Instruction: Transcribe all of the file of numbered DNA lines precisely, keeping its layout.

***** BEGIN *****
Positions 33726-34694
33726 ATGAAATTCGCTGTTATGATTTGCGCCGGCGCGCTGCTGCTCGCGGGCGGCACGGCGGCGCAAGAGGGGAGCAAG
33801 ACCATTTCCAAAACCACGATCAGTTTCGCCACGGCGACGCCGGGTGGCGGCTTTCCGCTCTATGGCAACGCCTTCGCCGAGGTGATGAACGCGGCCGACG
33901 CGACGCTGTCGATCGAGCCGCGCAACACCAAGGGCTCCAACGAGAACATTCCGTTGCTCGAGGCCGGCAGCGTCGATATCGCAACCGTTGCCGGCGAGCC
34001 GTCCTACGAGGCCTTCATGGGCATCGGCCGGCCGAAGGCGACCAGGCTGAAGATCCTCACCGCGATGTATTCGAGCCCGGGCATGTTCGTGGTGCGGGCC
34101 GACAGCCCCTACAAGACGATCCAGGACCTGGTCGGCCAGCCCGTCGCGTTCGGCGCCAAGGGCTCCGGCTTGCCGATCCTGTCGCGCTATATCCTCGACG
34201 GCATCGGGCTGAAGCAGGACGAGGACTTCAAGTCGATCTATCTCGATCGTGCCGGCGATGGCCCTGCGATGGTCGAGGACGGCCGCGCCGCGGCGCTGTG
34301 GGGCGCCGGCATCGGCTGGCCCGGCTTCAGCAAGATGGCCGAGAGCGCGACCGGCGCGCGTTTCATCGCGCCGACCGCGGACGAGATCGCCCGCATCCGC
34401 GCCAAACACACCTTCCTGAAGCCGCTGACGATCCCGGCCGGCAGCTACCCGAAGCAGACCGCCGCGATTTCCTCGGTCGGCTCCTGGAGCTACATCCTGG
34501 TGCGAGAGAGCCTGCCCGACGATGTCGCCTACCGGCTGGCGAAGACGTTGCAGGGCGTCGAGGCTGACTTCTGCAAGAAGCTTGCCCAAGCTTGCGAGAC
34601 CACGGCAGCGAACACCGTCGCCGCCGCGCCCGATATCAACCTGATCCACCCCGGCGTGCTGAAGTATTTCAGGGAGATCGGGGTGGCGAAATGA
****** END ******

Positions 33726-34694
33726 ATGAAATTCGCTGTTATGATTTGCGCCGGCGCGCTGCTGCTCGCGGGCGGCACGGCGGCGCAAGAGGGGAGCAAG
33801 ACCATTTCCAAAACCACGATCAGTTTCGCCACGGCGACGCCGGGTGGCGGCTTTCCGCTCTATGGCAACGCCTTCGCCGAGGTGATGAACGCGGCCGACG
33901 CGACGCTGTCGATCGAGCCGCGCAACACCAAGGGCTCCAACGAGAACATTCCGTTGCTCGAGGCCGGCAGCGTCGATATCGCAACCGTTGCCGGCGAGCC
34001 GTCCTACGAGGCCTTCATGGGCATCGGCCGGCCGAAGGCGACCAGGCTGAAGATCCTCACCGCGATGTATTCGAGCCCGGGCATGTTCGTGGTGCGGGCC
34101 GACAGCCCCTACAAGACGATCCAGGACCTGGTCGGCCAGCCCGTCGCGTTCGGCGCCAAGGGCTCCGGCTTGCCGATCCTGTCGCGCTATATCCTCGACG
34201 GCATCGGGCTGAAGCAGGACGAGGACTTCAAGTCGATCTATCTCGATCGTGCCGGCGATGGCCCTGCGATGGTCGAGGACGGCCGCGCCGCGGCGCTGTG
34301 GGGCGCCGGCATCGGCTGGCCCGGCTTCAGCAAGATGGCCGAGAGCGCGACCGGCGCGCGTTTCATCGCGCCGACCGCGGACGAGATCGCCCGCATCCGC
34401 GCCAAACACACCTTCCTGAAGCCGCTGACGATCCCGGCCGGCAGCTACCCGAAGCAGACCGCCGCGATTTCCTCGGTCGGCTCCTGGAGCTACATCCTGG
34501 TGCGAGAGAGCCTGCCCGACGATGTCGCCTACCGGCTGGCGAAGACGTTGCAGGGCGTCGAGGCTGACTTCTGCAAGAAGCTTGCCCAAGCTTGCGAGAC
34601 CACGGCAGCGAACACCGTCGCCGCCGCGCCCGATATCAACCTGATCCACCCCGGCGTGCTGAAGTATTTCAGGGAGATCGGGGTGGCGAAATGA